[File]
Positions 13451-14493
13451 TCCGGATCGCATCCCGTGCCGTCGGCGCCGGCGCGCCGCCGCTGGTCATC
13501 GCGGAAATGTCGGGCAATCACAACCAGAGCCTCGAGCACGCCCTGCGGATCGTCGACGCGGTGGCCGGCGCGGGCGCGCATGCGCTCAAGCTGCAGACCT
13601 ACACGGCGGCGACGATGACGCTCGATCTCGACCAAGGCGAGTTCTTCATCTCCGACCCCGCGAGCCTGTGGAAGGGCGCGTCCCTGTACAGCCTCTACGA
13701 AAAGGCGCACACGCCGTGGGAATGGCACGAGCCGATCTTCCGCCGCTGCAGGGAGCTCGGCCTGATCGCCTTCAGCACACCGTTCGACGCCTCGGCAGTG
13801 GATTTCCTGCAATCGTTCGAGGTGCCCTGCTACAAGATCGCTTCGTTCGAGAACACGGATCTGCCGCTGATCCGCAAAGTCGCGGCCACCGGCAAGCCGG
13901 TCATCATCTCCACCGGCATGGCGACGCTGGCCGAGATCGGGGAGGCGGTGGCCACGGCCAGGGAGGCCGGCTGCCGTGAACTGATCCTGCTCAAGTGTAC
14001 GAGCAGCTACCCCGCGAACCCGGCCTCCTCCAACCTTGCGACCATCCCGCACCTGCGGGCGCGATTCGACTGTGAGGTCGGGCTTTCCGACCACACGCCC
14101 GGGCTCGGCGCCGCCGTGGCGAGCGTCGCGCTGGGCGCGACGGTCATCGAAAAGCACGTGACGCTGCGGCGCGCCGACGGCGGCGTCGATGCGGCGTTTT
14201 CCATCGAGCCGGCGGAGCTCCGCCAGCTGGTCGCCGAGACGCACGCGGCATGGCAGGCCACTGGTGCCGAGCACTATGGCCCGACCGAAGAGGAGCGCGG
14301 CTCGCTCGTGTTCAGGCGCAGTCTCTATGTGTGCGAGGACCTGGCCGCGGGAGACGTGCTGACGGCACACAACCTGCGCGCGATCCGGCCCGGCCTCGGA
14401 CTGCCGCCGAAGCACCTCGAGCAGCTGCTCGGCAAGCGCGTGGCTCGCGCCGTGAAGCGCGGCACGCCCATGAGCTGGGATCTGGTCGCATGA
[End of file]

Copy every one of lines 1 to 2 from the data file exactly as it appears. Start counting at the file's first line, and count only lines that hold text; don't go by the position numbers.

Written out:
Positions 13451-14493
13451 TCCGGATCGCATCCCGTGCCGTCGGCGCCGGCGCGCCGCCGCTGGTCATC